TAXES ARE SO COMPLEX THAT PROVIDERS MAY OVERBILL BY HUNDREDS OR THOUSANDS OF DOLLARS. HERE’S WHAT YOU NEED TO KNOW TO REIN IN YOUR SALES TAX BILL
When it comes to telecommunications, technology and innovation are moving so quickly that tax laws have not kept up. That poses a significant risk, both for telecom providers and the thousands of companies that pay their bills every month. Is that smartphone a voice service, a data service or a communication service?
The right sales tax classification depends on how the service is categorized. Matters become even more complex when you consider telecom-specific charges such as excise taxes, 911 fees or public utility commission surcharges.
Because of this confusion, different telecom providers may tax the identical service at different rates — or simply guess wrong. “Some vendors who provide VoIP service may treat it as an Internet service, when it should be treated as a telephone service,” says Mike Sanders, President of SureTax LLC, a CCH strategic alliance partner now offeringCorpSystem® SureTax™ Telecom, a real-time, web-based tax calculation solution specific to the telecom industry.
“Often service providers do not have the internal resources to do the research necessary to charge the correct tax,” Sanders says. “They may take a conservative stance and charge higher taxes to protect themselves in the event of an audit.”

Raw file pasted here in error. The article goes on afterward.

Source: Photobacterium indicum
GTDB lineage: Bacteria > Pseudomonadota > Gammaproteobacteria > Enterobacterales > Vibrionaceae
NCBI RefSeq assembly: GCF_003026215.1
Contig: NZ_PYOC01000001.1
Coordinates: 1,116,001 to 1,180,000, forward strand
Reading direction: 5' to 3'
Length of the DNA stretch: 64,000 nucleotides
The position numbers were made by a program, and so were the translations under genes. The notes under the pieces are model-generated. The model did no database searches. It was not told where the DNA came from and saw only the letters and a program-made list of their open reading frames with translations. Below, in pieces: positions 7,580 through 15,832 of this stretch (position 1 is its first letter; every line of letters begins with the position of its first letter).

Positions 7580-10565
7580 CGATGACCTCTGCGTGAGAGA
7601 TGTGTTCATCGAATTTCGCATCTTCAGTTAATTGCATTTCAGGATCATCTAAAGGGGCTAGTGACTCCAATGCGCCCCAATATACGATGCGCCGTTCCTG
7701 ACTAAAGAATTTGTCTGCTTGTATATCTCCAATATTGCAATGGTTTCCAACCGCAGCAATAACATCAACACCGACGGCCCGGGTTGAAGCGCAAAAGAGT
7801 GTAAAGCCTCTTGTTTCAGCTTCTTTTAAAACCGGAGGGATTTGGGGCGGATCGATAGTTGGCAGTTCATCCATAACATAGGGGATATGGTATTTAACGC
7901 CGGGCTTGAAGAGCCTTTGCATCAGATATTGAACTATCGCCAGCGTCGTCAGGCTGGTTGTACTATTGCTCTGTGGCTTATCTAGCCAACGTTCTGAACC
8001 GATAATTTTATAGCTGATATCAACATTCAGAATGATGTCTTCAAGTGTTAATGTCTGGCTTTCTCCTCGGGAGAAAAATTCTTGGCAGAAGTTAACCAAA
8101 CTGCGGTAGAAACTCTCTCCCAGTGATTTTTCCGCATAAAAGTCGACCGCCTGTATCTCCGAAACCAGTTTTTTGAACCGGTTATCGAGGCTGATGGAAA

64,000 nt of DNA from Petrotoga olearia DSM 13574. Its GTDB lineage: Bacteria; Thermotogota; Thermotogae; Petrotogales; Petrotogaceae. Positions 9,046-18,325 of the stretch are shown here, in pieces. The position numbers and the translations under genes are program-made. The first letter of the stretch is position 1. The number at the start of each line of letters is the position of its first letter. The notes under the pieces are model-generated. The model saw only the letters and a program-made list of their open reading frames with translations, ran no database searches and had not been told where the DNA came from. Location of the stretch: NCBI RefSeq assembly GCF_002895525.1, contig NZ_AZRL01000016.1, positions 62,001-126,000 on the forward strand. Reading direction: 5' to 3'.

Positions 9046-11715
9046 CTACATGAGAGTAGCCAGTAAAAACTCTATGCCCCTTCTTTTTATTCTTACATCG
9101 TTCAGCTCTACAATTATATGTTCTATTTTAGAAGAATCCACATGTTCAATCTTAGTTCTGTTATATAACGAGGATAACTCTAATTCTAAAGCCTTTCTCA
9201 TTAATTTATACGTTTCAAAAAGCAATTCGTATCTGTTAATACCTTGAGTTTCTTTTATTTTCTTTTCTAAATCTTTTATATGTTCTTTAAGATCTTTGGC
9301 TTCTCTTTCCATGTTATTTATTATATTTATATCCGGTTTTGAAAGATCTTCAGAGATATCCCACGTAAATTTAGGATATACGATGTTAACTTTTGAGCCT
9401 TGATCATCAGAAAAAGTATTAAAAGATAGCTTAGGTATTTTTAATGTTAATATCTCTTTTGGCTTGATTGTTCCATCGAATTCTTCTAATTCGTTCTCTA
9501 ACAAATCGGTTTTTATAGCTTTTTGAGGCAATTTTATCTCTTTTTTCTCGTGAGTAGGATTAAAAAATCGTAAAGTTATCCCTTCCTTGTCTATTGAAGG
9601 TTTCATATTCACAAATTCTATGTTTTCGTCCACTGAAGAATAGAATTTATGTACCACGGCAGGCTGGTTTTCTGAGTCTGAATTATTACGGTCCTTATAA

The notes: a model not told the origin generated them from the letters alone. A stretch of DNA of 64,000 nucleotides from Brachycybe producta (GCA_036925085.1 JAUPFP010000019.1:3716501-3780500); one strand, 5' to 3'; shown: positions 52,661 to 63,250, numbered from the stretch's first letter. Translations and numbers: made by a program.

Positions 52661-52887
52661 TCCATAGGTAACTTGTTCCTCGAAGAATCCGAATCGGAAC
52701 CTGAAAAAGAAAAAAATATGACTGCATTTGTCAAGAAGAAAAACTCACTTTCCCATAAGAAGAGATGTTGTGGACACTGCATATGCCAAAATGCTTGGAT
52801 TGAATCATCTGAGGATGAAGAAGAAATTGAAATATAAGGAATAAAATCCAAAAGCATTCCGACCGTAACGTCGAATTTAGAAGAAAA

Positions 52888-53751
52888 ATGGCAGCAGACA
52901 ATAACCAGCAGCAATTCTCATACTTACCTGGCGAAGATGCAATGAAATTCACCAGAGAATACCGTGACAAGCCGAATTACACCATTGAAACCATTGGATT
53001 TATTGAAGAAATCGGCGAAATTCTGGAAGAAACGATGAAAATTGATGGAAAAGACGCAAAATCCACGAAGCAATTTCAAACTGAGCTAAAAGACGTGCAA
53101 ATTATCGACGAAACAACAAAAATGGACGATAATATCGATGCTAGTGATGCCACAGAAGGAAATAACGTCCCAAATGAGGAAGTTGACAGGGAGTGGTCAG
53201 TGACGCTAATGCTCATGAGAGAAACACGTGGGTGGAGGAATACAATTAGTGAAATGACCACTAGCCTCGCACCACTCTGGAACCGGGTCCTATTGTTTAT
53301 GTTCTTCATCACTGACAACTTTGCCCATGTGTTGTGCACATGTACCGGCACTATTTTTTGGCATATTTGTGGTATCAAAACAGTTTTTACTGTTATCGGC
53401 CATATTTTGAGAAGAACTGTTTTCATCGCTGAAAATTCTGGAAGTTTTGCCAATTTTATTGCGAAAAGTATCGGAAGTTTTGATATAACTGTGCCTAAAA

Convergence adds another level of complexity. “If a service that is nontaxable is combined with a taxable service, the entire bundle may be taxable,” Sanders says. “It may be to your benefit to unbundle services, so that you pay a lower overall tax.”
What this means for a business consumer is that you may well be paying more than you should. Since taxes typically amount to 10 to 12 percent of the average telecommunications bill, overbilling can quickly add up to hundreds or thousands of dollars.
While every situation is different, it makes sense to take a closer look at the tax side of the phone bill — especially for a Fortune 1000 company. Steps you can take:
1. Contact your providers and examine both bundled services and high-tech services such as VoIP or digital services. “Ask for a breakdown of the taxes that have been applied and why they have been applied,” Sanders says. “You need clarity about how they are computed.”
2. If the provider is overtaxing, ask for unbundling or negotiate a credit to offset the higher tax rate. “Because telecom taxes vary from state to state, it may make sense to unbundle in one state but no sense at all in another,” Sanders says.
3. Review the next telecom contract before it’s signed, and examine the taxes the provider plans to charge. If you question the rates, do so within the tight time frames that carriers typically apply.
Start a discussion of telecom tax rates on CCH Community.